And finally, we can see the Virtual Machine under the Minion page, showing as present as the presence has been enabled.

vRA SaltStack Config - Minion

A few error examples

It took me a few times to get everything right, mainly down to misconfigurations in my Windows Template. I thought it would be useful to document a few error examples here.

  • No Route to Host
    • Probably self-explanatory, but the Minion Deployment fails as the Salt Master (vRA SSC appliance) cannot connect to the deployed VM. SaltStack gets the IP address from vRA, which gets it from VMware Tools
    • Check your Template doesn’t have a static IP address still set
ValueError("Failed to connect to '%s:%s': %s" % (self.server, self.port, str(err))) from errnValueError: Failed to connect to '': [Errno 113] No route to hostn"
  • This one was easier, my salt environment needed the Master Key regenerating, as I was using a templated SSC deployment (hey, it’s a demo environment not real life!).
    • remove the master key
      • rm /etc/salt/pki/master/
    • restart master service
      • systemctl restart salt-master
    • Accept master key in the SaltStack Config UI
    • Restart raas and master services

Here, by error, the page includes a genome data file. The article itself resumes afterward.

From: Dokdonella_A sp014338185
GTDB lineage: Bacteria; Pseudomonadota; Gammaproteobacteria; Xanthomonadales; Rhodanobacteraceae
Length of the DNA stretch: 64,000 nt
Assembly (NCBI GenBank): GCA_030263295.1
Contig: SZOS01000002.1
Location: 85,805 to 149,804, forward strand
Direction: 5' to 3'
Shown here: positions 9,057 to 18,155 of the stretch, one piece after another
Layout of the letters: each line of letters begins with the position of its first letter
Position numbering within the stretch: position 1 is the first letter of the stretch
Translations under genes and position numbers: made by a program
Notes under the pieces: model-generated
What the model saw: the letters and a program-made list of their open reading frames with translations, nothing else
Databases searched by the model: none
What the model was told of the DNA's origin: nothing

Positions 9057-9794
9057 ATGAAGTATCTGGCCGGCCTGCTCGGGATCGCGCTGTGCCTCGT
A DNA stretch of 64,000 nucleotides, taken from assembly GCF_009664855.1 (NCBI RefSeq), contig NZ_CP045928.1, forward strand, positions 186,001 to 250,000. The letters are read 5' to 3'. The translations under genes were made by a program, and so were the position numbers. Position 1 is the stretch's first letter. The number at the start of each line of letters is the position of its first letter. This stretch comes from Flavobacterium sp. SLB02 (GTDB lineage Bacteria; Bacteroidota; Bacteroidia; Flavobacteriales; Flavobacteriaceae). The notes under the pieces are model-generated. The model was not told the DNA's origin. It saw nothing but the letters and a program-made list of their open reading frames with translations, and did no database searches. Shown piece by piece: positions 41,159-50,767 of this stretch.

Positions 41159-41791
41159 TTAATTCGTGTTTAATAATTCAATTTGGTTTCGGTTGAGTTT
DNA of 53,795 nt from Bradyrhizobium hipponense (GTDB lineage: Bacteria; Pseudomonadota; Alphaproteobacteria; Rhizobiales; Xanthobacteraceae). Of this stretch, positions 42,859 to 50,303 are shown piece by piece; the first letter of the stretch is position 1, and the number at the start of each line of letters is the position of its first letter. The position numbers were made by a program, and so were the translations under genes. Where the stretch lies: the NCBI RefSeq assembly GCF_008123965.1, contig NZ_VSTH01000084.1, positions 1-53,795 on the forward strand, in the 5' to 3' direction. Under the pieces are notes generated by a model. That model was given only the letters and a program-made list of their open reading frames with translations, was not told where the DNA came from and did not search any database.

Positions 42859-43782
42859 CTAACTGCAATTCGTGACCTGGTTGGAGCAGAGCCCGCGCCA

• systemctl restart raas
        systemctl restart salt-master
salt.exceptions.SaltException(msg)nsalt.exceptions.SaltException: Request failed: Authentication failed: invalid or expired SSC token
  • SMB Connection Closed
    • Check SMB2 is enabled in your image
      • Get-SmbServerConfiguration | Select EnableSMB2Protocol
        • Should be “True”
    • Check the deployed VM isn’t rebooting unexpectedly.
      • In my case, I was still allowing CloudBase-Init to configure some things via the Cloud Template “cloudConfig” parameter, meaning the VM reboots during the deployment.
SMBConnectionClosed('SMB socket was closed, cannot send or receive any more data')nsmbprotocol.exceptions.SMBConnectionClosed: SMB socket was closed, cannot send or receive any more data
  • SMB Response Exception
    • This was due to the Account used to authenticate, provided in the Cloud Template, was set to have it’s password changed on first logon, in the CloudBase-Init config.
SMBResponseException(response)nsmbprotocol.exceptions.SMBResponseException: Received unexpected status from the server: Unknown error. (3221226020) UNKNOWN_ENUM: 0xc0000224
Summary and on to part 2

Let’s bring this blog post to an end at this point, as we’ve now setup our Windows Template, our vRA and SaltStack Config environments and integration, and successfully deployed a virtual machine that has the state minion deployed and the enable presence state returned.

In part 2, we will start creating the salt states we need to deploy to our Windows Server virtual machine to configure it for use on our enterprise network example.



Dean Lewis